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1.0 Grants Creek Catchment: Facts

1.1 General/Physical Geography

Drainage Area

31.1 square kilometres; occupies 3.9 percent of the Tay River subwatershed; 0.7 percent of the Rideau Valley watershed.


The Grants Creek catchment resides within part of the physiographic region known as the Algonquin Highlands. In the Tay River Subwatershed, this ancient and hilly geologic region is made up of such Precambrian rocks as marble, conglomerates, and dark or colour banded granite-like rocks. A large area of younger sandstone is found within the centre of the catchment. Although a veneer of glacial drift (glacial till, sand etc.) overlies most of the bedrock in this catchment, large expanses of glacial till and clay overlie the central part of the catchment. A geologic fault may cut across the northern part of this catchment.

Municipal Coverage

Drummond/North Elmsley Township (1.5 km2; 5.0% of catchment)

Tay Valley Township (28.2 km2; 90.9% of catchment)

Town of Perth (1.2 km2; 4.1% of catchment)

Stream Length

All watercourses (including headwater streams): 63.2 km.

1.2 Vulnerable Areas

Aquifer Vulnerability

The Mississippi-Rideau Source Water Protection program has mapped the central part of this catchment as a Significant Groundwater Recharge Area and all of the catchment as a Highly Vulnerable Aquifer. There are no Well-Head Protection Areas in the catchment.

Wetland Hydrology

A watershed model developed by the RVCA in 2009 was used to study the hydrologic function of wetlands in the Rideau Valley Watershed, including those found in the Grants Creek catchment.

1.3 Conditions at a Glance

Fish Community/Thermal Regime

Warm and cool water recreational and baitfish fishery with 28 species observed in Grants Creek during 2016.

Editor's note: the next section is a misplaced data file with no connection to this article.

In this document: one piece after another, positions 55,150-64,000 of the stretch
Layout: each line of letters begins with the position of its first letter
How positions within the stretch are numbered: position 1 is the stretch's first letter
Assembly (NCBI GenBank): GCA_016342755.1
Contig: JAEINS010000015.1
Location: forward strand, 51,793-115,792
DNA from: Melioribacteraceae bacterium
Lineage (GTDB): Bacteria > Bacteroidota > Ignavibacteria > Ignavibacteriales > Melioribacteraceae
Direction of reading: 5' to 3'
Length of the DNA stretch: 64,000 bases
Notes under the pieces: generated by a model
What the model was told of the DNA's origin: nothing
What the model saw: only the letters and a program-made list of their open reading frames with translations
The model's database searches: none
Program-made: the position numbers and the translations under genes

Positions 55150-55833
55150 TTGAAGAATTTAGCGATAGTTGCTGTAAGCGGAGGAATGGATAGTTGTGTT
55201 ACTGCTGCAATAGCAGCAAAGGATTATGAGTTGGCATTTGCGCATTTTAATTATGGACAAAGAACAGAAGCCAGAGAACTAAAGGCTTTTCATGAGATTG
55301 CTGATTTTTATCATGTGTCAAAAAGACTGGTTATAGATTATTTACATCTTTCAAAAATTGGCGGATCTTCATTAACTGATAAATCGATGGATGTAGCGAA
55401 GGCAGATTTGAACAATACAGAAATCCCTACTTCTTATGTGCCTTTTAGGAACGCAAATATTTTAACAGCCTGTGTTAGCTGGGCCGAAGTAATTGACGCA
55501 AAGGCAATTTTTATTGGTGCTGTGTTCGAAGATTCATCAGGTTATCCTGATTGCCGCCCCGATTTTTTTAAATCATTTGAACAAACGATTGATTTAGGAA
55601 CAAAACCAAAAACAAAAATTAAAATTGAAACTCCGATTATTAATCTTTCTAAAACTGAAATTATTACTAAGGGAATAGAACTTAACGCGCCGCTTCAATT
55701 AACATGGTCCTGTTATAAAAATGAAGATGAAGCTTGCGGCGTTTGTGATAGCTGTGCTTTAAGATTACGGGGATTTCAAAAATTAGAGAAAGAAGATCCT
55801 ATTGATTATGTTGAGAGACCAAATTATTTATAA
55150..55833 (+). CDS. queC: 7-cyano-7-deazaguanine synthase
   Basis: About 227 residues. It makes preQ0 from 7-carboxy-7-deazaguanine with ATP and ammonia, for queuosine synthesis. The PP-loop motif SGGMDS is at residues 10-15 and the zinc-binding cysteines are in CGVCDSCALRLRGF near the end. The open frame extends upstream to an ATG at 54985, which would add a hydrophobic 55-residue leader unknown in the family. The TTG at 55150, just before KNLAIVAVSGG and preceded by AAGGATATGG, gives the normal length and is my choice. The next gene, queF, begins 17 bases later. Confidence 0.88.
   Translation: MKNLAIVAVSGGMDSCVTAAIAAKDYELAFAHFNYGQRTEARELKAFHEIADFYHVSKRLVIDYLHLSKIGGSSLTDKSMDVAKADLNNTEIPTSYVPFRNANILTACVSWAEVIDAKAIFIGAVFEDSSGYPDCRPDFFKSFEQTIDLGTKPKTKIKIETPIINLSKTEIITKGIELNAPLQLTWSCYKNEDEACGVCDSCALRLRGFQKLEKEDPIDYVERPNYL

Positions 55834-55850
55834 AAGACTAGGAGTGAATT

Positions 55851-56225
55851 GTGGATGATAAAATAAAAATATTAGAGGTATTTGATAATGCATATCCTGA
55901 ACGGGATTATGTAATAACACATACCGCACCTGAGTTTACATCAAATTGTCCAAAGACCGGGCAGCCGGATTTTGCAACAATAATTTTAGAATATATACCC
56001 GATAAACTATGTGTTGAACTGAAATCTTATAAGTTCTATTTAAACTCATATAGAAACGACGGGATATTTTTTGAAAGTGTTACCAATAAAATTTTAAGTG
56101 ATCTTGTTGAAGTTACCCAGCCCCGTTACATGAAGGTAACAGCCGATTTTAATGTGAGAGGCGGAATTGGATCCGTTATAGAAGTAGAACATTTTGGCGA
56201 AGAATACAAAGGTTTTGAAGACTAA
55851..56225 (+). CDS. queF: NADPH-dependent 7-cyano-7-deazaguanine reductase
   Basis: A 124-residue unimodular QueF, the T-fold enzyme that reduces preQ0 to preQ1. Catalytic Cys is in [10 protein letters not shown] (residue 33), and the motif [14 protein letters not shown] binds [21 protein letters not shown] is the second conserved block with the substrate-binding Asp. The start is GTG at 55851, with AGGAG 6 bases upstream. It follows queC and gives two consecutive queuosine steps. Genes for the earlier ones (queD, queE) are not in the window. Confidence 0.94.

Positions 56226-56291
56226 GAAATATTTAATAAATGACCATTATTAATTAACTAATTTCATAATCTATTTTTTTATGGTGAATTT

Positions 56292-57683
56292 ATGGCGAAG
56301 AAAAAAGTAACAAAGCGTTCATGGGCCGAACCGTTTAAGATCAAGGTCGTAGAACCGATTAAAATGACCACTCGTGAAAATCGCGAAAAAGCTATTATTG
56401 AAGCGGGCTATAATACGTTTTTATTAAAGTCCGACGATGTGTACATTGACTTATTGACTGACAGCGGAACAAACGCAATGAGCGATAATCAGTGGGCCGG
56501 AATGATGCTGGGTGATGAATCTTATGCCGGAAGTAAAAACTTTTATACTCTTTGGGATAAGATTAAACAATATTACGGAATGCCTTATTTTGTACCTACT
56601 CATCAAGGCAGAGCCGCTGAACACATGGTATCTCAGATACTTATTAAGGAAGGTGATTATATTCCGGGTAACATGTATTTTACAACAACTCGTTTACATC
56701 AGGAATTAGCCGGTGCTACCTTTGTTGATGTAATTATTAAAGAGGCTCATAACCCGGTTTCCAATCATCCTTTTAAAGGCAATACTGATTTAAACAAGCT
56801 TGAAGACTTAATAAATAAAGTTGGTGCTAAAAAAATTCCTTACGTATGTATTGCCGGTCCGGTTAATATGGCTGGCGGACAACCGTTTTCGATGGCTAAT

Headwater Drainage Features

Classified as wetland and channelized features with historical modifications in the form of straightening.  

Instream/Riparian Habitat

Grants Creek: Low to high habitat complexity. Areas with increased habitat complexity are observed in the lower and upper reaches of the system within the catchment. The habitat complexity is considered low within the Provincially Significant Wetland along Grants Creek as defined by the criteria above; however, the wetland habitat provides the critical benefits of flood storage, water quality treatment, increased biodiversity and important aquatic and terrestrial habitat.

Land Cover Change (2008 to 2014)
Hectares -23 -9 -1 +1 +2 +32
Land Cover Type (2014)
Percent 44 28 15 8 2 2 1
Shoreline Cover Type (30 m. riparian area; 2014)
CatchmentPercentGrants CreekPercentStreams*Percent
Wetland 34 Wetland 56 Crop-Pasture 40
Crop-Pasture 32 Woodland 27 Wetland 27
Woodland  25 Crop-Pasture 8 Woodland 26
Settlement  5 Settlement 6 Settlement 4
Transportation  2 Transportation 1 Transportation 2
Meadow-Thicket 1 Meadow-Thicket 1 Meadow-Thicket 1
*Excludes Grants Creek

Significant Natural Features

Grants Creek Provincially Significant Wetland

Species at Risk (Elemental Occurrence)
StatusSpecies at Risk
Threatened     Blanding's Turtle Eastern Meadowlark
Special Concern Eastern Musk Turtle ---